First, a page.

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Maybe you’re an amateur digital photographer, or a young professional photographer who got into photography after darkrooms were removed from your school’s classroom, and you’re interested in shooting film but you don’t know where to begin. This guide will help you navigate your way through the multitude of options out there. While there aren’t nearly as many types or sizes of film as there were in the past, there are still enough to make choosing your film a daunting task.
Let’s take a look at your choices and, hopefully, help you narrow the field down to a few good choices that will work for your needs.
Roll and sheet films are available in three different options: black-and-white, color negative, and color transparency.
If you’re brand new to film photography, shooting black-and-white is a good place to start for a few reasons. It is generally more forgiving, so if you miss your exposure, you’ll have a better chance of pulling back shadows or highlights than you would with color film. Another reason that B&W is a good starting point is that it is much easier to develop at home, an option that is not only rewarding and fun, but will also afford you more control over the look of your photos and save you money if you shoot a lot.
A common black-and-white film is Kodak’s Tri-X, a 400-speed film noted for its fine, yet distinct grain quality, high sharpness, and wide exposure latitude. Tri-X was introduced in 1954 and has long been a choice of professional journalists and documentarians. Think of the most well-known images from the Vietnam War, and photos of celebrities like Muhammad Ali and Johnny Cash; chances are the images you’re picturing were all captured on Tri-X film.
Similar to Tri-X 400 is Tri-X 320, or TXP, which is now only available in sheet film sizes. Compared to Tri-X 400, this film has smooth tonal gradations, a bit of a narrower exposure latitude, and improved highlight separation. Depending on the format you will be working with, both TX 400 and TXP 320 are classics, albeit quite different from one another.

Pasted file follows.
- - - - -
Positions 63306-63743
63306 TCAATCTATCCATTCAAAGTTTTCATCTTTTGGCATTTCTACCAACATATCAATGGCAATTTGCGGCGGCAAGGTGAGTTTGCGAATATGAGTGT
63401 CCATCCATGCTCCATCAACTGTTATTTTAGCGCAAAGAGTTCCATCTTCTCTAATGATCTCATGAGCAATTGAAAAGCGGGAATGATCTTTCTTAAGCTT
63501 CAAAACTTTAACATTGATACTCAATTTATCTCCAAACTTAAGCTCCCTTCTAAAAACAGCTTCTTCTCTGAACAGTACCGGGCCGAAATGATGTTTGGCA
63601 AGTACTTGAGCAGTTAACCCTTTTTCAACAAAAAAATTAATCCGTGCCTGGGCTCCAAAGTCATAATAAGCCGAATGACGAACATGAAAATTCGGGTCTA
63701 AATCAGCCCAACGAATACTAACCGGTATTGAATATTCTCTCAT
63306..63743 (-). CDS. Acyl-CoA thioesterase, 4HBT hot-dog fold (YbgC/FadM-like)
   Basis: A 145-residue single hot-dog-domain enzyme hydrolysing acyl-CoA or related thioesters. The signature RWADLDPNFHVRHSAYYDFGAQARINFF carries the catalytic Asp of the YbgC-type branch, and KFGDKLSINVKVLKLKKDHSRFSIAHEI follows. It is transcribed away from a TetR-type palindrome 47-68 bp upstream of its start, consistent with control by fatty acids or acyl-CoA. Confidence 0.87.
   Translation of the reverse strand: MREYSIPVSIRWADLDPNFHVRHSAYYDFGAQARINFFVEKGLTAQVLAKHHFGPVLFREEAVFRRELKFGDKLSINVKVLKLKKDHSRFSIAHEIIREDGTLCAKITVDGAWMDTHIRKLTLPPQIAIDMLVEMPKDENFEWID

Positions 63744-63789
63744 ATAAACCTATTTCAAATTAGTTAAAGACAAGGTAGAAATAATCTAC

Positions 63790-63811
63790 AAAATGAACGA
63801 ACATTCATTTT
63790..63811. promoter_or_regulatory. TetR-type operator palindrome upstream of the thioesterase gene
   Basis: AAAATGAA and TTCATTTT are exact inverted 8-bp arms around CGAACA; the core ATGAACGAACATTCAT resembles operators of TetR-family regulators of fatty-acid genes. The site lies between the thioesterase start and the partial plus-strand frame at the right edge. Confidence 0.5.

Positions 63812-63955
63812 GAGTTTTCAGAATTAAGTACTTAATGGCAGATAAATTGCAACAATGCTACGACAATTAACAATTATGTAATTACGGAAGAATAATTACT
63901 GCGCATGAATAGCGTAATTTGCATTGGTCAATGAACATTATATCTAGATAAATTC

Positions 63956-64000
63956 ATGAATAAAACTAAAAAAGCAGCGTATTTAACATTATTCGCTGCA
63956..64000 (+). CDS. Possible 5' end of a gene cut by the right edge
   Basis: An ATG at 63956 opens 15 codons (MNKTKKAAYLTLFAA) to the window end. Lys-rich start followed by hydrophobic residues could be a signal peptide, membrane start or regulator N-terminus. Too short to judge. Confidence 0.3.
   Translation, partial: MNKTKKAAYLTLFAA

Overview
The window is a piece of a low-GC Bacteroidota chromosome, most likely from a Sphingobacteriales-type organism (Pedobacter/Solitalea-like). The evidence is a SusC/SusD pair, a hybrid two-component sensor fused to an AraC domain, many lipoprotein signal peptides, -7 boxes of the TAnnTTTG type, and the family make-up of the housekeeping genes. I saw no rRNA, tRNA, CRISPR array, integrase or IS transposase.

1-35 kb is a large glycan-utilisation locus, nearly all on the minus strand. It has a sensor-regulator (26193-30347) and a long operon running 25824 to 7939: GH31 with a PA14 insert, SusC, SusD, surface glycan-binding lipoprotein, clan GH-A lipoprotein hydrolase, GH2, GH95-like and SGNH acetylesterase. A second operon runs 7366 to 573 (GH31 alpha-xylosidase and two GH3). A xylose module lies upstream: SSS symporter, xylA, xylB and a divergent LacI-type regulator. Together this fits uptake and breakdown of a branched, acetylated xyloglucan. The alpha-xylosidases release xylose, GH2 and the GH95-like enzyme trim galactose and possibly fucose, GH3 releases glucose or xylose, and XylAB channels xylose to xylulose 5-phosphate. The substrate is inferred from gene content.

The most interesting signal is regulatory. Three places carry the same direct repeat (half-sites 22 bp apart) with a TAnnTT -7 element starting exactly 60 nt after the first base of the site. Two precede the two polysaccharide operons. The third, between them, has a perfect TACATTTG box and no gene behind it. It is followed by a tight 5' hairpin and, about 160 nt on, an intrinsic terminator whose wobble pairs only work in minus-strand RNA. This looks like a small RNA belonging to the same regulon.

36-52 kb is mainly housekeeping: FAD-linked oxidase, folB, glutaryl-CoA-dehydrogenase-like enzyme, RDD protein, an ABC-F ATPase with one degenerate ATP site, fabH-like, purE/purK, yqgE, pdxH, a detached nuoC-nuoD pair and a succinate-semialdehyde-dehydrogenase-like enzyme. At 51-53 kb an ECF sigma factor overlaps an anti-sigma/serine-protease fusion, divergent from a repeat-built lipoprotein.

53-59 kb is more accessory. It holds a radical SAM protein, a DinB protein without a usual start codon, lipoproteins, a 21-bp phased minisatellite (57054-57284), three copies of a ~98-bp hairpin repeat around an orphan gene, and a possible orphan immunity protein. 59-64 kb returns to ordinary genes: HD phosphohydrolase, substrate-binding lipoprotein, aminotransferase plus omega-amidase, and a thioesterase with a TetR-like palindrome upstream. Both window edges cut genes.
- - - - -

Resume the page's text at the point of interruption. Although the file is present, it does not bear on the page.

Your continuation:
Also popular is Kodak’s T-Max, which is available in 100 and 400 speeds, in both rolls and sheets, and has even finer grain than Tri-X. Kodak claims that T-Max 400 is the sharpest and finest grain stock of any 400 speed black-and-white film, and that T-Max 100 is the finest grain 100 speed black-and-white film. This is due to the T-GRAIN emulsion structure, which is a bit more homogenous and clean-looking than the classic grain profile of Tri-X. T-Max films are also especially well suited for scanning, due to the less-apparent grain.
Ilford’s HP5 Plus and FP4 Plus are other good options for general black-and-white shooting. HP5 is a 400-speed film that exhibits medium contrast, extended shadow detail, and a wide exposure latitude that permits rating this film up to EI 3200. FP4 is the slower, finer-grained option that exhibits a fine grain structure with high sharpness and acutance, making it a fine choice for enlargements.
If you’re looking to shoot a higher-speed film, try Ilford Delta 3200, which is great for shooting in low-light conditions. Delta is known for its wide latitude, making it a forgiving film if you over- or underexpose your shots, and is responsive to pushing or pulling when developing. Delta is also available in 100 and 400 speeds, both of which use core-shell crystal technology for extremely fine grain and high sharpness. Ilford’s chromogenic XP2 Super is a unique 400-speed black-and-white film that is processed using the same C-41 chemistry for color negative films, meaning you can have it developed at most one-hour film labs. Also available from Ilford are Pan F Plus, a slow ISO 50 film with extremely fine grain, and SFX, a 200-speed film with added sensitivity to red light to give an infrared film look.
Also worth noting are Fujifilm’s Neopan 100 Acros, an orthopanchromatic film that is ideal for long exposures; Rollei’s RPX 25, a low-speed film with a transparent base that is great for scanning; Rollei Infrared 400, the sole true remaining infrared film available; and Adox's variety of black-and-white films, which tend to be slower, high-resolution options that support reversal processing to make black-and-white slides.
If you prefer color over monochrome images, or if you want to shoot both, there are a number of great options available. A popular choice is the Kodak Portra series, a relatively new film, being introduced in 1998. It has gone through a few different updates and upgrades before landing at today’s current stock, which is available in speeds of ISO 160, 400, and 800. As the name suggests, it is ideal for portraits, thanks to its naturally reproduced skin tones, realistic color saturation, high sharpness, and very fine grain. Portra’s T-GRAIN emulsion and low contrast make it ideal for scanning applications.